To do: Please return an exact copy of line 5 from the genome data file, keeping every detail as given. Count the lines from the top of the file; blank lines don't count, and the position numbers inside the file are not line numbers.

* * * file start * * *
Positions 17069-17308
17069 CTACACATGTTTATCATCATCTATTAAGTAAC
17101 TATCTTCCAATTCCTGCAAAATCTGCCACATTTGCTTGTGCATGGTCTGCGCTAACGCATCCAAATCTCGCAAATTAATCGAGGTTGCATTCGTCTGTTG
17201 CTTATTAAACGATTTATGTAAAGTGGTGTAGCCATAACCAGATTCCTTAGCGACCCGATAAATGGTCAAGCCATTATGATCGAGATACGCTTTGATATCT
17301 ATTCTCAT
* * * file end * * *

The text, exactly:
17301 ATTCTCAT